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CASSINI'S ALBUM

'Geometric' Saturn

From Cassini's archive, a new picture related to Saturn's clouds. The mission ended on Sept. 15 2017

Saturn's cloud belts generally move around the planet in a circular path, but one feature is slightly different. The planet's wandering, hexagon-shaped polar jet stream breaks the mold -- a reminder that surprises lurk everywhere in the solar system. 

This atmospheric feature was first observed by the Voyager mission in the early 1980s, and was dubbed "the hexagon". Cassini's visual and infrared mapping spectrometer (VIMS, a made in Italy instrument) was first to spy the hexagon during the mission, since it could see the feature's outline while the pole was still immersed in wintry darkness. The hexagon became visible to Cassini's imaging cameras as sunlight returned to the northern hemisphere. 

This view looks toward the northern hemisphere of Saturn -- in summer when this view was acquired -- from above 65 degrees north latitude. The image was taken with the Cassini spacecraft wide-angle camera on June 28, 2017 using a spectral filter which preferentially admits wavelengths of near-infrared light centered at 752 nanometers.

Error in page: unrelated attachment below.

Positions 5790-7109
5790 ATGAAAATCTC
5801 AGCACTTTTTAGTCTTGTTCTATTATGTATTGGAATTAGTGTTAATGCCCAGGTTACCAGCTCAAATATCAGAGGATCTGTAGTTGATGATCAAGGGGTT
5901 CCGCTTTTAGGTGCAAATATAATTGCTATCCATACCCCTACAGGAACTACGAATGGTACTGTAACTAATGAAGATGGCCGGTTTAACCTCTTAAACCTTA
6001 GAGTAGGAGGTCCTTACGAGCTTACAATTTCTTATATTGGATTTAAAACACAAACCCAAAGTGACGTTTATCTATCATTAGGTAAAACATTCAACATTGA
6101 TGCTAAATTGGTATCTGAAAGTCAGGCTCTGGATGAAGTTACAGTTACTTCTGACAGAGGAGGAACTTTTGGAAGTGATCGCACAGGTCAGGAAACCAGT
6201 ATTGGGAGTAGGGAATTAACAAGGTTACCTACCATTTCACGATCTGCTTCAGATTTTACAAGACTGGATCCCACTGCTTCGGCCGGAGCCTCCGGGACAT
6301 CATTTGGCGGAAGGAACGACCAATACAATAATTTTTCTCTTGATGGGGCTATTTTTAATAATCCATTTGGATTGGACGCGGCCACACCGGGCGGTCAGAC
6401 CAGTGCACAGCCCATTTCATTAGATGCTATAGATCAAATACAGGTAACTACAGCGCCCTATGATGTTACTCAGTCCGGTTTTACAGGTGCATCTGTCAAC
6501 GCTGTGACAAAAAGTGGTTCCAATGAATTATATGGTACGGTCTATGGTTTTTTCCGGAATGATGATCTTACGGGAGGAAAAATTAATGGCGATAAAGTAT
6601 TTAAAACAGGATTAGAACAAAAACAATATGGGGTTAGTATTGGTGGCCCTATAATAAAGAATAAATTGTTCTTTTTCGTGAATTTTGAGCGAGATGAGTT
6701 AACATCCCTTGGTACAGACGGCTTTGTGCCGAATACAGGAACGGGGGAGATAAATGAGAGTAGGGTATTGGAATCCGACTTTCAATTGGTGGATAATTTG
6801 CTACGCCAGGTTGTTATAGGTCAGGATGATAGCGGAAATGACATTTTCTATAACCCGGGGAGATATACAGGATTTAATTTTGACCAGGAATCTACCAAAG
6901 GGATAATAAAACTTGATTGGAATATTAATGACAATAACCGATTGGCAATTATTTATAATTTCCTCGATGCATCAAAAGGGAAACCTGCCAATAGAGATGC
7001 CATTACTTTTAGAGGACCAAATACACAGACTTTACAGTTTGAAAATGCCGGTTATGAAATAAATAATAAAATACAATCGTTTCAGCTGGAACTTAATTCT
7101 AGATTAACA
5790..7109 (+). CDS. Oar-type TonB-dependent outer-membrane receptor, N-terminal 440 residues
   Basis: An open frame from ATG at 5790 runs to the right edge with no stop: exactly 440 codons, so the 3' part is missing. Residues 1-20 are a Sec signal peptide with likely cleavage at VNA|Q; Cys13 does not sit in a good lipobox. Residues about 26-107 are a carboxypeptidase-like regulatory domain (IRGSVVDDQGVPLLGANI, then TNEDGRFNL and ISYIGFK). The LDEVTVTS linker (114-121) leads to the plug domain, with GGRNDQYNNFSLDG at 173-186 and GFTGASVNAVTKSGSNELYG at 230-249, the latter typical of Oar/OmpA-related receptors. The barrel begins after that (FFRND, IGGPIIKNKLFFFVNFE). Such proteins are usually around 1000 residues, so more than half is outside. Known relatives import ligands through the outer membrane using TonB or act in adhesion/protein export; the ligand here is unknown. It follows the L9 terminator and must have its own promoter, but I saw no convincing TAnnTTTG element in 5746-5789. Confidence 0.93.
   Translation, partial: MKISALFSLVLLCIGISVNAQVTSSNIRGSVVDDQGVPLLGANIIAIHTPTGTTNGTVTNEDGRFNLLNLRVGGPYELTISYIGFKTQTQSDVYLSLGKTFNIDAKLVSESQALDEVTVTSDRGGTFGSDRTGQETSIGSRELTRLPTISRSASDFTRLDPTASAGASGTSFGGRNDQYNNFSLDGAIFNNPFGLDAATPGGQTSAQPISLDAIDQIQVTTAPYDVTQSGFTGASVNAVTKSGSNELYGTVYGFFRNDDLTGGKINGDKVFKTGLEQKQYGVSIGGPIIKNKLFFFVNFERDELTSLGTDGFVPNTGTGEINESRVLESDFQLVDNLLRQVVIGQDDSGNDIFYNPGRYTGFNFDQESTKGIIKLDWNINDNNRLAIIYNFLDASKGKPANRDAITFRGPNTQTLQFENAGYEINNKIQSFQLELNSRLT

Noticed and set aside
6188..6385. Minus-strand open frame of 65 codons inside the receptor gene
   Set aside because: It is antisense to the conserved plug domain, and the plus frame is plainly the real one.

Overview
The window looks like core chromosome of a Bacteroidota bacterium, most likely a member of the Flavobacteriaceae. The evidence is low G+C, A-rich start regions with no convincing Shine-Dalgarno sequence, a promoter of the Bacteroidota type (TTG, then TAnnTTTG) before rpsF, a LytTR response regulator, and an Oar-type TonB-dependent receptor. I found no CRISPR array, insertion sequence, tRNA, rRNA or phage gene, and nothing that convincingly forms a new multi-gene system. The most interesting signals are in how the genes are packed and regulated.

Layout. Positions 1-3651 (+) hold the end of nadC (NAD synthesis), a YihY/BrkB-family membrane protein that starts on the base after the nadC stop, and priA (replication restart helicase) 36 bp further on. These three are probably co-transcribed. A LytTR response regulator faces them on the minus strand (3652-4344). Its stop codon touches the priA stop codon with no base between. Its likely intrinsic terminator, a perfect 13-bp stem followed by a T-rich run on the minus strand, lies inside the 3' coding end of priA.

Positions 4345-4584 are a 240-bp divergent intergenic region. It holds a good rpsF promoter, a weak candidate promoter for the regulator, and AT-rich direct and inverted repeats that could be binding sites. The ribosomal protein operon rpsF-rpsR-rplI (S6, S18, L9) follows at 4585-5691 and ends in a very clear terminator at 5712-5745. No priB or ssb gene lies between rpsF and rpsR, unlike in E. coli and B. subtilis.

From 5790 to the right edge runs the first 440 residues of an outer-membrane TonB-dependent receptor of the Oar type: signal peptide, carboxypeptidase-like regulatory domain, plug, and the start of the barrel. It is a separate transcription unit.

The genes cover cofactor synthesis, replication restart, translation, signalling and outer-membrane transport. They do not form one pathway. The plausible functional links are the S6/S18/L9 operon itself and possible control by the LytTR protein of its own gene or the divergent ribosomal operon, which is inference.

The view was acquired at a distance of approximately 862.000 kilometers from Saturn. Image scale is 52 kilometers per pixel.

 

Cassini (Credits: NASA)

The Cassini spacecraft ended its mission on Sept. 15, 2017.

The Cassini mission is a cooperative project of NASA, ESA (the European Space Agency) and the Italian Space Agency

ASI is one of the partners of the Cassini mission: on the basis of a cooperation agreement with NASA it has developed for Cassini the high gain antenna with the incorporation of a low-gain antenna (that ensure telecommunications with the Earth for the entire duration of the mission), the VIMS spectrometer, the radio-science subsystem (RSIS) and the radar which also uses the high-gain antenna. 

ASI has also developed for the Huygens spacecraft the HASI instrument which measured the physical properties of the atmosphere and Titan's surface.